The shame part of The Scarlet Letter made sense, but the type of punishment, and open public humiliation didn’t, for it had no deterrent effect and more healthy societies naturally rejected it without the help of textbooks or academic papers. And before Roe (1973), even in states that had legalized abortion but in which large Roman Catholic communities existed, quiet, discreet birth-and-infant adoption took place, often with nunneries becoming the middle-sisters to an unwanted baby’s early feeding and eventual placement. They were common throughout the Depression, and even in my day, many a young woman (I knew of a few in college) would simply drop out of school for a couple of semesters then return to work or school with most of the community none-the-wiser.
Killing babies was always about “population control” (Margaret Sanger) and culturally “inconvenience”, even “fashion” to the rising career-minded feminist (into their third generation now, no longer even considering moral or social consequences.
So, with this in mind, about that “Scarlet Limp”.
With the flurry of smash-and-grab videos about big national brand stores being robbed, not to mention smaller jewelry stores and bodegas, one can’t help but notice the sense of immunity the criminals feel these days. Even if caught, where in big brand stores police aren’t even summoned, and store employees are told to stand aside, pillagers know it will generally be a one-night in-and-out, with little more than an appearance bond, but also the comfort knowing that no police department will send officers around to arrest them.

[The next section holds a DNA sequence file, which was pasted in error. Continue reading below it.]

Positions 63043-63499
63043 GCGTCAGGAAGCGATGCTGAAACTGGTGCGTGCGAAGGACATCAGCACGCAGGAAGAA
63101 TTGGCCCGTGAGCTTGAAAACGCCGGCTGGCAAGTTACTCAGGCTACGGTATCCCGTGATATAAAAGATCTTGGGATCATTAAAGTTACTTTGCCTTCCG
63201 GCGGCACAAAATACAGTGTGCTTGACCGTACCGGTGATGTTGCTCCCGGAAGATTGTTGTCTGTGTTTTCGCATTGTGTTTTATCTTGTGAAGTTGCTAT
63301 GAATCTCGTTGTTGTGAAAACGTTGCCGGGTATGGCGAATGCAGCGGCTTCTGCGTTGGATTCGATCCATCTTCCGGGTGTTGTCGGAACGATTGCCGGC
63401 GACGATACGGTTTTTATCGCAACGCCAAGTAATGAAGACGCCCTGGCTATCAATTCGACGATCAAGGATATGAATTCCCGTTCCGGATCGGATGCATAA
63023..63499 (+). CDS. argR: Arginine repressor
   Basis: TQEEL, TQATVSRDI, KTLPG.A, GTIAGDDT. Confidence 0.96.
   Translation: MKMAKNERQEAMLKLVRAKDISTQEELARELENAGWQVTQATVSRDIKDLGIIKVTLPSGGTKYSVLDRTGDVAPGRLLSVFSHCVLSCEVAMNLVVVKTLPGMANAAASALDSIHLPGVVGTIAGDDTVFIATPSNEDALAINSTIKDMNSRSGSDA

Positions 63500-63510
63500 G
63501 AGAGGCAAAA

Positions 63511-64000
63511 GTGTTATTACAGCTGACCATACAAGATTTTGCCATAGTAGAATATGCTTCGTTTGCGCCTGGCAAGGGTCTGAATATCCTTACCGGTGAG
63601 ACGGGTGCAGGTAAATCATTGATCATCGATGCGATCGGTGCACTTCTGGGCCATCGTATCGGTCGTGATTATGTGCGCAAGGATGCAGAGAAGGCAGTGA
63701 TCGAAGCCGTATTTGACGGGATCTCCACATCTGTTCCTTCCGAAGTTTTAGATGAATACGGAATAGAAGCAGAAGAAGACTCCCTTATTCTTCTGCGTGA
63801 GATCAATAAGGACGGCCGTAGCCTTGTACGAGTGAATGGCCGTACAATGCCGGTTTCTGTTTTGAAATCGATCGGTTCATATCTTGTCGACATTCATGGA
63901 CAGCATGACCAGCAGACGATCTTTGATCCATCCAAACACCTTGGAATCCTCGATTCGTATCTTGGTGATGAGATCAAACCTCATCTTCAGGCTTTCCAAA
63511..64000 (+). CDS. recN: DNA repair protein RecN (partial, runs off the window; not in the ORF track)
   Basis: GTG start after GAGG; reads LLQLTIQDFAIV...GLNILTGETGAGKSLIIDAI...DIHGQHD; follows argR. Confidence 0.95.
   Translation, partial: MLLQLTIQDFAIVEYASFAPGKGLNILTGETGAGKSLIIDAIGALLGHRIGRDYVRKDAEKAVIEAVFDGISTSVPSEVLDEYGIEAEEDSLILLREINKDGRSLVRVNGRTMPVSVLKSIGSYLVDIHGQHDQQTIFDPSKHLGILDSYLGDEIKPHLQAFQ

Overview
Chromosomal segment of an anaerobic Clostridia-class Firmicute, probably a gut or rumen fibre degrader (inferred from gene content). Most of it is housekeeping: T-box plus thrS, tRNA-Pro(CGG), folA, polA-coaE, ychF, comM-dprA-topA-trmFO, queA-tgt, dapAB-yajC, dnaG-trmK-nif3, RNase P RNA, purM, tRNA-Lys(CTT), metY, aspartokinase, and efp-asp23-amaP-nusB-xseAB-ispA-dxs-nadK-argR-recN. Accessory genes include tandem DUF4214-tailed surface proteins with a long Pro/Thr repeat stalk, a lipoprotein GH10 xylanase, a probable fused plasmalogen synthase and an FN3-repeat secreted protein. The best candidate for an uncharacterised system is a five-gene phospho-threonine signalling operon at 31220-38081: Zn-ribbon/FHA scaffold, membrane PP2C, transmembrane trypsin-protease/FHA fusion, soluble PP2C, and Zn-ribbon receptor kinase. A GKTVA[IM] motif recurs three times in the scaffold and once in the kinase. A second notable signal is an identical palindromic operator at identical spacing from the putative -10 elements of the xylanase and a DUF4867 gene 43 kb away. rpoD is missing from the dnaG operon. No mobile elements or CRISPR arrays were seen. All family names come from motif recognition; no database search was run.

This has been the general practice for over a decade (in the Obama years it was sanctified) and of course, has gotten out of hand since the rise of Antifa and BLM, who often use different types of soldiers, from different backgrounds.
Pillagers, in general, come from a different class than much of the front lines of Antifa, who are often drugged-out, spoiled rotten rich kids, just in it for the sport and status, sort of like a resume. They don’t need the money. But pillagers do. And while Antifa bratlings have never known bloody noses, or real pain, pillagers were accustomed to them by the time they were 10. So clearing that shelf at the CVS was for the money, for all the pillagers were part of a pipeline, actually several. A pretty good business I’m told, today even college professors have accepted the wisdom that these people are actually getting their just desserts, and many city halls now agree. Just don’t hurt them.
Now I’m not going to get into the weeds as to how one can inflict that “scarlet limp” that stands out like a sore thumb, but in the early 20th Century police used to to inflict them with impunity. That’s why Robert Peel invented the billy club in 1829 in London. Peelers, they were called, and it was damned effective. A version of it was used at the ’68 Democrat Party Convention in ’68, in Mayor Daley’s Chicago, (the same mayor who stole the election for JFK in ’60) and it worked quite well. Many of those college kids decided to get back to their studies.
Of course, I’ve argued for the return of the baton for a long time.
For a younger person, the effect of that limp, in short, is to advertise to the world that if he comes into a public business, with a limp and a cane, he is either 1) a veteran, 2) a victim of an accident, or 3) a former wounded pillager. Most people will not give him a second thought unless he is still dressed like a pillager he would be foolish to do, for that would draw eyes to him.
This is an absolute deterrent, then, as well as morality tale in the neighborhood to kids who might see him.
The best targets are the ankles and knees. Billy clubs and bats work. So do .22 pistols and rifles, or even a Bowie knife across the Achilles, and on impact, the idea is to simple put the kid down, then let the EMS and courts take care of the rest.
Having lost his standing as a pillager, the kid, won’t be so inclined to wear a hoodie next visit to a Target. By 40, he may even join the “Y” and start making new friends.
Use you common sense to see how a little well-directed pain can save a kid, as well serve as a neighborhood deterrent. Our Dark Alley lamp posts light several paths to change behavior. Give pain a chance.